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Old 12-16-2011, 12:31 PM   #1
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Furnace ground issue

This may or may not be the right subject. I may have a more basic ground issue - I am not an electrican and have a poor understanding of electrical systems.
My problem surfaced when I was dry camping (had a 15 amp elec connection to a home) over Thanksgiving and my gas furnace would not ignite. When the thermostat was set to gas heat, the furnace blower would start then not ignite. When we got home I took the MH in for service and they found the furnace board was bad. They replaced it and it bench checks just fine but in the coach acts as before. They decided the thermostat was bad and have replaced it with the same result. All other settings from the thermostat work OK.
During the Thanksgiving trip I noticed that my house batteries were very low and filled them with distilled water. Several days later they were quite low again and again I refilled them.
While in the shop troubleshooting the furnace the tech said the batteries were really hot. We replaced them. He says when the furnace is trying to start the batteries are droping to 9V. Winnebago says the furnace must be "losing ground".
I know I probably have not explained this very well but wouold appreciate any advice anyone might have for me and the repair tech. Thanks.
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Old 12-16-2011, 12:48 PM   #2
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Battries hot / loosing water = replacement? This scenerio is typically due to high charging voltage which is boiling the batteries dry. That however could be due to a bad cell in a battery which should have been located with a battery tester. If charging voltage is in fact to high you are simply going to cook the new batteries also. Verify charging voltage is correct first. It is possible a high charging voltage caused the original furnace board to go bad. Some of what you describe sounds more like they are just throwing part at it hoping to fix the problem. A furnace that will work fine on the bench but causes the battery voltage to drop to 9VDC in the RV is not the fault of the furnace unless there is a real bad short created due to the installation. I am aware of someone who's fridge pressed down on the furnace when installed creating a short inside. Anyway, only a bad short can drop a charged battery voltage that much. That requires a heavy current drain like a engine starter (400 amps). Because of the battery heat / water loss, I would check the charging system real well first.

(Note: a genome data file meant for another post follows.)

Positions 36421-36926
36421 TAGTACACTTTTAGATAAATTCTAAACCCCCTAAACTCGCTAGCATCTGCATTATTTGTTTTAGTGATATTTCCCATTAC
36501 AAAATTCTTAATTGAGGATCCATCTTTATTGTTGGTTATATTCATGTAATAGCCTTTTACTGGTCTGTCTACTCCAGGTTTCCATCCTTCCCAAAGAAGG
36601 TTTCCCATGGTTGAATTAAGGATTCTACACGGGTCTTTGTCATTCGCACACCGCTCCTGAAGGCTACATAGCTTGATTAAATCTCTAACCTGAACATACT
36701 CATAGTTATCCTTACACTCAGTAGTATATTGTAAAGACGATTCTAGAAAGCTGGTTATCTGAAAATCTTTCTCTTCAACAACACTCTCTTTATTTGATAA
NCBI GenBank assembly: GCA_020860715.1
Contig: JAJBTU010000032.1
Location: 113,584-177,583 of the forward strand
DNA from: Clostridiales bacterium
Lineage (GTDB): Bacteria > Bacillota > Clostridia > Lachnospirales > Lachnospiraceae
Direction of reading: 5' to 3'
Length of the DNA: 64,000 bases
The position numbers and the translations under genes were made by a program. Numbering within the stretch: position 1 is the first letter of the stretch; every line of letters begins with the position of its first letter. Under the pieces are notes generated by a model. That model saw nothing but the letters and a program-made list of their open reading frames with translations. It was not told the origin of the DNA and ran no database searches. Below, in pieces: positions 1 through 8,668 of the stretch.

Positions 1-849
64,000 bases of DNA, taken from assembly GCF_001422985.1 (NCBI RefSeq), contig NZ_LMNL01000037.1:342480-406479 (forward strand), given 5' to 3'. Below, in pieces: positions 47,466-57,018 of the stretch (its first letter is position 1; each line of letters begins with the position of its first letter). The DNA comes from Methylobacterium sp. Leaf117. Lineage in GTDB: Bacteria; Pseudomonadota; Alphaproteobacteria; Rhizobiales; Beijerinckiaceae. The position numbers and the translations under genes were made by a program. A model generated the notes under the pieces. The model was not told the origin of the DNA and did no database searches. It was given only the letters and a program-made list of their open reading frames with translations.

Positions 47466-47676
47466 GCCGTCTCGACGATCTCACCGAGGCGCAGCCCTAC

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Old 12-16-2011, 01:03 PM   #3
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furnace

hi i cannot say i am an expert on this but i will toss out my thoughts. from what you stated it sounds to me like you may have a battery problem the furnace runs on battery power and at 9v may not be enuph for it to fully function. you said you were told the batterys were hot and using quite alot of water i suspect you have a cell or battery with a short ckt on one cell. a bad cell would cause the chargeing system to over charge the bank which would cause hot batterys and high water usage lee
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Old 12-16-2011, 01:17 PM   #4
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Quote:
Originally Posted by Dave78Chief View Post
Anyway, only a bad short can drop a charged battery voltage that much. That requires a heavy current drain like a engine starter (400 amps). Because of the battery heat / water loss, I would check the charging system real well first.

Dave
A serious short circuit would cause circuit protection (Circuit breaker or fuse) to shut down the power to the furnace.